Wishful thinking, Tommy-boy. There's no need to retract a story when it's correct, dillweed.
True, until recently, Siebel's Folly had garnered blowjobs aplenty from other media outlets, with Fenske's piece standing alone. But the worm turned August 3, when the Missoula Independent published its own lengthy report echoing Fenske's findings. Even Utah, once keen on the project, appears to be backing away from the flawed campaign.
This peeved pelican can hardly believe it, but Goddard and MC Supervisor Don Stapley are still trying to drum up support for the crappy commercials, hoping to raise the $6 mil through taxes and private donations.
Initially, they thought they could shake down the Arizona Legislature. But instead of providing cash to bring the Montana scam here, lawmakers passed an $8 million anti-meth bill, granting AZ counties $3 million to spend on anti-meth projects of their choosing.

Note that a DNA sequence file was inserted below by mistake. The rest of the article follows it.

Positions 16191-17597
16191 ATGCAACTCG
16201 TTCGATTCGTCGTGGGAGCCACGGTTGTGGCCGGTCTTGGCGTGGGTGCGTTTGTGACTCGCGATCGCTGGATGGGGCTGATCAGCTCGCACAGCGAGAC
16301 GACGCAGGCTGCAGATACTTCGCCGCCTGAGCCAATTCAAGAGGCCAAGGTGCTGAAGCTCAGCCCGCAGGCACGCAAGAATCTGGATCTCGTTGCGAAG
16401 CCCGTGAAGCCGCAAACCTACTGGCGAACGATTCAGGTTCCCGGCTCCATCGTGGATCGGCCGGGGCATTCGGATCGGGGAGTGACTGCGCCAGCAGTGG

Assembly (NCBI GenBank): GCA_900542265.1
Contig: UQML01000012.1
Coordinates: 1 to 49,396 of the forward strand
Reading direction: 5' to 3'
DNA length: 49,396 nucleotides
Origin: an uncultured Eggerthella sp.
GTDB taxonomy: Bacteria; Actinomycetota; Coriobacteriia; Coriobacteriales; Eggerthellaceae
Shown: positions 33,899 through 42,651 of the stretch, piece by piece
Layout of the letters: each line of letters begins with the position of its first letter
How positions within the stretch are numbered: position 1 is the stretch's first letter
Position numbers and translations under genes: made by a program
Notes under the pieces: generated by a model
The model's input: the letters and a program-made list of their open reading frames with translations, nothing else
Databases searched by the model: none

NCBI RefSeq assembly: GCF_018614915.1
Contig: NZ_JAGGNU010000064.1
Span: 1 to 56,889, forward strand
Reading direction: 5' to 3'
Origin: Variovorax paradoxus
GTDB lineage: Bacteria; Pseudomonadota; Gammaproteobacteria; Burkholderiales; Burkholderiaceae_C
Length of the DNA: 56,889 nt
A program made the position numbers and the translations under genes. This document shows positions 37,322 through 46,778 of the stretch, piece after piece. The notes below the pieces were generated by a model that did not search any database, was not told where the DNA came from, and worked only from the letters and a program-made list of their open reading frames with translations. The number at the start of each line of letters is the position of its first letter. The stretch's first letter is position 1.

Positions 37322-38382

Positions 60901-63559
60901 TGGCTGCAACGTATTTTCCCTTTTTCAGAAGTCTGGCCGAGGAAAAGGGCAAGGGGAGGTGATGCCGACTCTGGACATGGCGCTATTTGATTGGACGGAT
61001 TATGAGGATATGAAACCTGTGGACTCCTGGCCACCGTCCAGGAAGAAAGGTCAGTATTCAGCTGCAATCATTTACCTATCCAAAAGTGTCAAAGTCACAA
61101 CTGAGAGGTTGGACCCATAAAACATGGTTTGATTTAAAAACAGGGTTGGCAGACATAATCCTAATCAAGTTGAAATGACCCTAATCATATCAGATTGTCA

Seems the ass-backward results in Montana and the project leaders' attitudes killed Goddard and Stapley's chances for full legislative funding.
"I got the sense they thought everything was perfect, that they hadn't studied their own results," said state Senator John Huppenthal, R-Chandler. "Nobody ended up comfortable with Montana Meth."
The ostrich-like Maricopa County Supes, however, continue to bury their heads in Sandland.
They've already voted to spend $2.5 million on some version of the Montana campaign. Now the Legislature's gift will give the county another $1.5 million to play with. Sources tell this stogie-chompin' starling that Stapley's intent on using the extra green on Montana-style ads.
The county's special projects manager, Linda Mushkatell, confirmed that the supervisors are looking to "replicate" the Montana project in some way, but insists no decisions have been made.
"If we do go down this road, we're going to be looking at it in a very quantitative way," she reassured.